In Review: Dark Ark #1

A deliriously delicious dark tale of untold truths. Recommended reading.

The covers: I found seven different covers online. There may be more, so good luck, collectors! The A cover is by interior artist Juan Doe and seeing it in the preview ads, this was the one I had to own. An ark is plowing its way at the reader through a sinister sea as rain falls. A huge demonic head, complete with ram’s horns, is at the bow. A goodly amount of foam is created from the ship’s path, as are several tentacles that are surrounding the vessel as it makes it way. The colors are only red and black and it makes the tone wonderfully creepy. The B cover is by Phil Hester, Eric Gapstur & Mike Spicer. Shrae is sporting a white beard on this cover and holds a staff, revealing several grotesque creatures emerging from within his cloak. Bones, tentacles, spikes, claws, and crab-like appendages are coming forth into the waist deep murky water. I like everything about this, including the coloring, which uses blues and violets on the creatures. This resembles work by the late Bernie Wrightson, which is probably why I like it. The first Variant, also by Doe, has a top view of the title ship making its way from the top to the bottom of the page right through the dead center. On either side are characters in the issue, including Shrae, his family, and the “cattle” on the left side, while on the right side are all the supernatural characters. A good Who’s Who of those within. SadLemonComics has two Variants by Ben Templesmith. Shrae is in the foreground, surrounded by several supernatural creatures, which Templesmith excels at. The version with text is limited to 175 copies, while the Virgin Variant (which is the same artwork, just sans text) is limited to 100. Mike Rooth also did a Variant frontpiece, featuring a cute little dog in the ark’s hold, surrounded by every type of creature that wants to devour him. Every monster is in red, while the hapless pooch is in white. Fun and sick simultaneously! The final cover I could find is a Baltimore Comic Con Variant, again by Doe. This features the doors to the ark open, revealing a dark figure whose chest is covered in blood, surrounded by several shapes, comprised of tentacles and claws. The coloring is dark and primarily in a dead blue, but this makes the red on the character’s chest resonate to make this frightening. Overall grades: A A, B A, Doe Variant B, Templesmith Variant A, Templesmith Virgin Variant A, Rooth Variant A, and Baltimore Comic Con A-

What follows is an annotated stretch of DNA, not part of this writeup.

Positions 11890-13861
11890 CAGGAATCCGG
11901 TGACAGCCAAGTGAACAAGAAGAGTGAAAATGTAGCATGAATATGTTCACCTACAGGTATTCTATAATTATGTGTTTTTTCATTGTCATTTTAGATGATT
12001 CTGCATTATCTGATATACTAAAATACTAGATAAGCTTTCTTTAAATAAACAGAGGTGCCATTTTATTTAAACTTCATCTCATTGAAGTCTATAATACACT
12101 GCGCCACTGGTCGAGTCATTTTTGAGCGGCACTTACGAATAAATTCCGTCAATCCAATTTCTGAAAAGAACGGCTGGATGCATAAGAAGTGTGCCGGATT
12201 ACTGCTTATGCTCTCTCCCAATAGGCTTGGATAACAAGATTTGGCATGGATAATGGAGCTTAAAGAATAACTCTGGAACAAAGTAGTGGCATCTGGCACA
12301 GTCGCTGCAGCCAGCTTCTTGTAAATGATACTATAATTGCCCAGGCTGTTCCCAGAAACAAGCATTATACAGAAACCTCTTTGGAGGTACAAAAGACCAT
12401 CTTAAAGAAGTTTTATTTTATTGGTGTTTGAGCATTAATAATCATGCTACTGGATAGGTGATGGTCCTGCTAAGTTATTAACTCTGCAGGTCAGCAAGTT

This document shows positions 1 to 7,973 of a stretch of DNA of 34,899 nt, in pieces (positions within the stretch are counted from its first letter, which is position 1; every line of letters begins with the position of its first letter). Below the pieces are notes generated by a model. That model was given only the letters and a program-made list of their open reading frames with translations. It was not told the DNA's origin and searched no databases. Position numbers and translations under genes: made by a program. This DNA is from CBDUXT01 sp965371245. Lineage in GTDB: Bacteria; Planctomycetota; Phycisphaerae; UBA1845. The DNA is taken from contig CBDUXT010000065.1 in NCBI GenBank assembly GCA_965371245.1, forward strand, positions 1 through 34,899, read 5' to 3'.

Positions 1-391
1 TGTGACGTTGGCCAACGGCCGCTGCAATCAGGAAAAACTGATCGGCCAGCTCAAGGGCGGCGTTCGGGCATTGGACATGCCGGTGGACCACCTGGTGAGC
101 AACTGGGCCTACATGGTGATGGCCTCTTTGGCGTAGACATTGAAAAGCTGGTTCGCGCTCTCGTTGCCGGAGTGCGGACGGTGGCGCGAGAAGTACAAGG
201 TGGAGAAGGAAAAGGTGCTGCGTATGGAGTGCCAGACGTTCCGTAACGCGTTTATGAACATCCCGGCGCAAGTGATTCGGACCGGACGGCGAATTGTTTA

The story: This is a fantastic premise for a series introduced fantastically by writer Cullen Bunn. A gigantic wave reveals a sunken city. A blast of lightning shows several dead bodies under the sea. This leads to a reveal of a gloriously bright ark, with elephants on the deck. A large bearded man, Noah, tells the beasts that there is nothing for them to fear. He looks up into the constant deluge and sees a large flying creature, a harpy. The creature flies to another ark, which is dark and threatening. Dezra, the beast, lands to report to the builder and captain of the vessel, Shrae, on the others. “They are afraid — pitiful. It would not take much to kill them. And we could eat on weeks on their flesh.” Shrae dismisses such things and walks off, telling his family they have to chores to do. And what chores they are! The supernatural creatures get a big chunk of this tale, discussing their fate, their human crew, and what they would be doing if given the chance. What the animals eat is shown, and it’s completely logical and absolutely creepy, especially given that Shrae’s daughter is the one that tends to them. Two of the creatures come to blows, teasing upcoming troubles, and then the story goes to the human family having dinner and how they got in such a position. This is twisted fun at its finest! Overall grade: A